Performing Arts Center to add creative stages at RIT

Michael Maltzan Architecture Inc., Los Angeles

The first theater in the Performing Arts Center will feature 750 seats, pictured in this rendering. Construction is expected to begin this fall.

Plans are being developed to build a performing arts center that will feature a 750-seat theater and, in a second phase, a 1,500-seat orchestra hall for larger audiences.

The project is intended to provide more practice and performing venues for the RIT community as well as options for community groups to hold concerts, talks, and other events.

RIT intends to develop the leading performing arts program in the nation for non-majors, attracting talented and creative students who can continue their passions for music, dance, theater, and other performing arts.

This past year, partial performing arts scholarships were awarded to 368 first-year students, more than doubling the number of students given performing arts scholarships in the previous, inaugural year of the scholarship.

James Yarrington, RIT’s university architect and director of Planning and Design Services, said the complex will be erected adjacent to Institute Hall and Engineering Hall.

Construction on the 750-seat theater, designed for musical theater but useful for a range of programming, is expected to begin in the fall of 2021, with a completion date of fall 2023.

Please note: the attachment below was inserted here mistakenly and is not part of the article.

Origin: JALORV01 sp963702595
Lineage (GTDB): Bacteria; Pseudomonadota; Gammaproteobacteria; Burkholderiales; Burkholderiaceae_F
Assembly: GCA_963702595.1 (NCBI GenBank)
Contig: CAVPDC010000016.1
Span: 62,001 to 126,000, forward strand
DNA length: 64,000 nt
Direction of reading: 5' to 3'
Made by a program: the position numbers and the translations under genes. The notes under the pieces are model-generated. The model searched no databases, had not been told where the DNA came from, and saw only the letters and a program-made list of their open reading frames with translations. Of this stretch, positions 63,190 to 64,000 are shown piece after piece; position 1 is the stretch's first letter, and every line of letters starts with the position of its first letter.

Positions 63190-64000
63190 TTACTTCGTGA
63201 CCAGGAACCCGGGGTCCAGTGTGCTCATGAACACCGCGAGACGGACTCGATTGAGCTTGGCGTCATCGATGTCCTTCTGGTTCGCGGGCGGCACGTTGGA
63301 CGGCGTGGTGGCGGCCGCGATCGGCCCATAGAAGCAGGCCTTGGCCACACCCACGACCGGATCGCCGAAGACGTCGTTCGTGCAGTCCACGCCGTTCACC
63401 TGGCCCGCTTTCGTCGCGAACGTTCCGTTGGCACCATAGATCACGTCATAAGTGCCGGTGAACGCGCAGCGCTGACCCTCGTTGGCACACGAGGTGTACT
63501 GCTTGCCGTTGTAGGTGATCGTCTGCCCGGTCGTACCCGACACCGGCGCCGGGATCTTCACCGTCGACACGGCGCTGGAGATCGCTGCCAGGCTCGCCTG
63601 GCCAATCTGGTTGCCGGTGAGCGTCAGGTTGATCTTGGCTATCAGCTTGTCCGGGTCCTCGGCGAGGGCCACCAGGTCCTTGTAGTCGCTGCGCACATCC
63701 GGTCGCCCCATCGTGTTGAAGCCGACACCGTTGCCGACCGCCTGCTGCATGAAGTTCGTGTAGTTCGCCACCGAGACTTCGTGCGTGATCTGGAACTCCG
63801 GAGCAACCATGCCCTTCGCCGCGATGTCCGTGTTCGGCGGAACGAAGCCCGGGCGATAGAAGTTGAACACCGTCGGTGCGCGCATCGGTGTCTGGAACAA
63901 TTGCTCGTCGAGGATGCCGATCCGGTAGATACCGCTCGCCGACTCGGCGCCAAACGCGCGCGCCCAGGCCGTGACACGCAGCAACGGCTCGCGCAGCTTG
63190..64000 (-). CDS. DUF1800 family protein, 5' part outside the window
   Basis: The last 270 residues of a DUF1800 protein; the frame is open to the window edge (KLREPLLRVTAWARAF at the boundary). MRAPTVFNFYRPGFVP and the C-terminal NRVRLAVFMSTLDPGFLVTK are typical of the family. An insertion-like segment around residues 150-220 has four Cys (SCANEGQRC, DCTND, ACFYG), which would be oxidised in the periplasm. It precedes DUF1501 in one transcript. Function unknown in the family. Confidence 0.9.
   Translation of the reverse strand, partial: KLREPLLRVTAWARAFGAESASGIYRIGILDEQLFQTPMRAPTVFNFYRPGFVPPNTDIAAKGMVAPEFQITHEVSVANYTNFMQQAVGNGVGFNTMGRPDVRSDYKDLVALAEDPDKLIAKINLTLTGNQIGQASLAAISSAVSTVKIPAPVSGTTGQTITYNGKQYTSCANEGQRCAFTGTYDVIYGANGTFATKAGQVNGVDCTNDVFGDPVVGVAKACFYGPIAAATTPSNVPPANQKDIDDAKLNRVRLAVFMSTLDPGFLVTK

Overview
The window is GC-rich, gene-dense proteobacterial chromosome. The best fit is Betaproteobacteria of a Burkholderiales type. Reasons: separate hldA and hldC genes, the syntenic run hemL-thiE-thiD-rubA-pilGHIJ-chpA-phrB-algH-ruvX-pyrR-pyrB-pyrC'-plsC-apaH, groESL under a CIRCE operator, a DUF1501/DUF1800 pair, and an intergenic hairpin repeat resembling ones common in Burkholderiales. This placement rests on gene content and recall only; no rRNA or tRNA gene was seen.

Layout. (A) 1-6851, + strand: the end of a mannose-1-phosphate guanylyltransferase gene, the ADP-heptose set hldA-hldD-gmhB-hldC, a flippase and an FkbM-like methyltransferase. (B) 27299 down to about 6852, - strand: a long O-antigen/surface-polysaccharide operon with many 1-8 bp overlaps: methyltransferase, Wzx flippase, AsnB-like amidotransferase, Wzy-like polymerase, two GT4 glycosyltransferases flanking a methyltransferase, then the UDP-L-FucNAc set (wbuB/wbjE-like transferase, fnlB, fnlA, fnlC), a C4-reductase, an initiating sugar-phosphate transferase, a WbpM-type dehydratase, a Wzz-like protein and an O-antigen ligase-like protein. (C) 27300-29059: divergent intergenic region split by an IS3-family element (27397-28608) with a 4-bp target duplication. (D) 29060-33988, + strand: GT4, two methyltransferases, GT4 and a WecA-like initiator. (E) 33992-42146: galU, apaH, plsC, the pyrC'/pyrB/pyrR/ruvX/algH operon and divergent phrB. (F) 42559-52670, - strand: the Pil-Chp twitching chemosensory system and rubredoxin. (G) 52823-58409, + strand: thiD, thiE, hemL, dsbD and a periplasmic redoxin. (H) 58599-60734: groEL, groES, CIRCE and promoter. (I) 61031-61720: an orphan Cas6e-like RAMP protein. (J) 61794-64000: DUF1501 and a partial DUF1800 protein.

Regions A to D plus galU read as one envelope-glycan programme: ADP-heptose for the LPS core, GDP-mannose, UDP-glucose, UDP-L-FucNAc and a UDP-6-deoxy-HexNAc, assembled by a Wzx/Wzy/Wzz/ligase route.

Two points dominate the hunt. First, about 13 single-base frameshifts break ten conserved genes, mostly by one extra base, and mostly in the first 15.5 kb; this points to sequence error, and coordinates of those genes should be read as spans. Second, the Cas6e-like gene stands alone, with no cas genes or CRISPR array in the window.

Yarrington said it will be more than 40,000 square feet, three stories tall and have truck access. It is expected to have two balconies and feature a historic, restored theater pipe organ. It will also have costume and scene shops, as well as offices.

Yarrington said the Rochester area has numerous theaters that can seat a couple hundred audience members, but there are few options for venues that seat between 700 and 1,500 people. By comparison, the Robert F. Panara Theatre in Lyndon Baines Johnson Hall has 440 seats.

The first phase comes with an estimated $40 million price tag—part of the approved capital bond project. Additional funds will be sought to restore and install the pipe organ.

The second phase, which is funding dependent, will feature an expanded lobby and more than double the size of the building with a 1,500-seat theater and a stage big enough to accommodate a large philharmonic orchestra, major events, and lectures.

The Los Angeles-based firm of Michael Maltzan Architecture, which has designed performing arts buildings for other clients, is the design architect.

The architect of record is SWBR, a local company that also was involved in construction of the MAGIC Center.

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